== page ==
Bumpy ride ahead for stocks. How to play it

Traders work on the floor of the New York Stock Exchange.
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This year has been a snoozer for U.S. stocks with the S&P 500 up 1 percent for 2015, but that may soon change, according to market watchers.

While stocks continue to trade sideways, volatility in bonds, oil and currencies has been anything but subdued.

WTI crude oil, for example, fell 18 percent through the middle of March then turned and rallied 30 percent from there through Tuesday. Similar erratic moves have taken place among bonds and currencies.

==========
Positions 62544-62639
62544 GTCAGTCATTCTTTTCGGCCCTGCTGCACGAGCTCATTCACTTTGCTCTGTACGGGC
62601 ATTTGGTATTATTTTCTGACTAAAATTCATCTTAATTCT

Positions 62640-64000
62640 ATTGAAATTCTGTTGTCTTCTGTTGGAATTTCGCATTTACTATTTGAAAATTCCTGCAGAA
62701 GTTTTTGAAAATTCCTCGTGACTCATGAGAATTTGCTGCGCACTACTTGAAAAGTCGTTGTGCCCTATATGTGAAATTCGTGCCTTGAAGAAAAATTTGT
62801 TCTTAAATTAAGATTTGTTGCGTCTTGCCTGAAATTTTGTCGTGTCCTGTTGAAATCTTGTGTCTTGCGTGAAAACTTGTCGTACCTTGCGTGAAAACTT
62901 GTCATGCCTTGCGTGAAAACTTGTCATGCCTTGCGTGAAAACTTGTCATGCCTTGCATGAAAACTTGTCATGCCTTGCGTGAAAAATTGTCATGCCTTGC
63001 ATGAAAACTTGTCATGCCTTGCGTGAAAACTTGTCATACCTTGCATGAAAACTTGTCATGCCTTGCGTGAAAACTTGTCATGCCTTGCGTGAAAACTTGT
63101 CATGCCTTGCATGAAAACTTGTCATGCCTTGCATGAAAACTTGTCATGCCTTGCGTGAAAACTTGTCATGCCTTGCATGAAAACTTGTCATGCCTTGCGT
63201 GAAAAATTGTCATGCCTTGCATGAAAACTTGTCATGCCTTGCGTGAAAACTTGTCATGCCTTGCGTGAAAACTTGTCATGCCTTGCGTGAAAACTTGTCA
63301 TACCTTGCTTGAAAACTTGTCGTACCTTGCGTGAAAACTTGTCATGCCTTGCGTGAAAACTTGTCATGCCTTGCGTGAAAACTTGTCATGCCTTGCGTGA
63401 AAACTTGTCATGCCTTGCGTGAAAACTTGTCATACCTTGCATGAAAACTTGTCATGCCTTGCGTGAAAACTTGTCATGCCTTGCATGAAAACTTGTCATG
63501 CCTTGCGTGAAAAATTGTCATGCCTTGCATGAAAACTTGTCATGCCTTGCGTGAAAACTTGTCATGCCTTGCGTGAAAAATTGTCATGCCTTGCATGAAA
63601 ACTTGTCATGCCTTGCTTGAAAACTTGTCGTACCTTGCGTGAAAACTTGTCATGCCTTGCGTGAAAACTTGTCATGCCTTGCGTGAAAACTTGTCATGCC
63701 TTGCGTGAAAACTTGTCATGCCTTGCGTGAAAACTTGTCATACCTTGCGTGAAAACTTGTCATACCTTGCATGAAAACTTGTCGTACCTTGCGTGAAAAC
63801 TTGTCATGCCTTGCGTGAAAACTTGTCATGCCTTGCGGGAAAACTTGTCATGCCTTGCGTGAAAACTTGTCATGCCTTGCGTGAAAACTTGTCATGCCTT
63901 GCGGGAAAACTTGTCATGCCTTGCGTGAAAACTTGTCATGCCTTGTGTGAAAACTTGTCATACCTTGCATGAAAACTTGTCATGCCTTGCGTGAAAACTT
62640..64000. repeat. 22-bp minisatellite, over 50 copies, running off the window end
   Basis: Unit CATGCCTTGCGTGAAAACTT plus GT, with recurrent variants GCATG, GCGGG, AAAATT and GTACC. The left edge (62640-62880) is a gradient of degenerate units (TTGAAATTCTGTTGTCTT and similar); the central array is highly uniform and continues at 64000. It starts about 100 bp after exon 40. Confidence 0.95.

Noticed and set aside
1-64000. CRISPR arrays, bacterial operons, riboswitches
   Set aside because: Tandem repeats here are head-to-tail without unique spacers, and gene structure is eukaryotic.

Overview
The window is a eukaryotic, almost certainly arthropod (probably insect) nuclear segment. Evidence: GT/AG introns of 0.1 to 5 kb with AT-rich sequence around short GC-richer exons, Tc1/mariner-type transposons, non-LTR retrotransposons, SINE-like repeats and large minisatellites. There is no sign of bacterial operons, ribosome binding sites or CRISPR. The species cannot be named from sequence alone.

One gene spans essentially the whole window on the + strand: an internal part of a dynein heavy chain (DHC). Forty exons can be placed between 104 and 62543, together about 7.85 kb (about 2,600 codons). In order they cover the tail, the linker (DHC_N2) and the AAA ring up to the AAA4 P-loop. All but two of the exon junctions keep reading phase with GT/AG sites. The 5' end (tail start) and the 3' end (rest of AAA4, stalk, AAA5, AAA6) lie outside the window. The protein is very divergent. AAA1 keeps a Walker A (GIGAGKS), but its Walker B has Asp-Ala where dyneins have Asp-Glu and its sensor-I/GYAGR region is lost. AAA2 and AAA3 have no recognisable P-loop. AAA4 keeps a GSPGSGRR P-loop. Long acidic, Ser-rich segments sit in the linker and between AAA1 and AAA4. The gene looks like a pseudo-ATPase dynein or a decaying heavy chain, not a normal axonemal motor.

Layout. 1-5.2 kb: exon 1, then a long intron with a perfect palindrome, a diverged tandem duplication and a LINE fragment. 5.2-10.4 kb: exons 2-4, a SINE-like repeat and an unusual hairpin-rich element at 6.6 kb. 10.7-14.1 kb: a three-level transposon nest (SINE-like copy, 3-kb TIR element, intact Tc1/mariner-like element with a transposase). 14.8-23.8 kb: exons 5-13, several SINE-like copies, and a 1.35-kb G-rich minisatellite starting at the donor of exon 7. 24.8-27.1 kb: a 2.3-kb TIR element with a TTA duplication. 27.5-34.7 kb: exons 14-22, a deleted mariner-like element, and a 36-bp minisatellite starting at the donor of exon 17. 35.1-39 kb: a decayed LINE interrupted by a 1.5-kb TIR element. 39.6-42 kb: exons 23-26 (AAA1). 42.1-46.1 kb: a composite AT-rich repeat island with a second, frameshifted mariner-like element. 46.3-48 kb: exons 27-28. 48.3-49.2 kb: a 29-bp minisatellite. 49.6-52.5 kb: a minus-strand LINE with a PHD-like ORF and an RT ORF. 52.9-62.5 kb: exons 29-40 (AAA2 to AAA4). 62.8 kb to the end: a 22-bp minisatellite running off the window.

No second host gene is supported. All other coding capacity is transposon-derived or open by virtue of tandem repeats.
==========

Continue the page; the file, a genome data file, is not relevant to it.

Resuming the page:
But as those areas of the market unravel, strategists predict stocks are next.

"We still think it is unlikely that U.S. equities can sustain a breakout to fresh all-time highs without first cycling through a period of higher volatility" wrote Jim Strugger, derivatives strategist at MKM Partners, in a note to clients this week.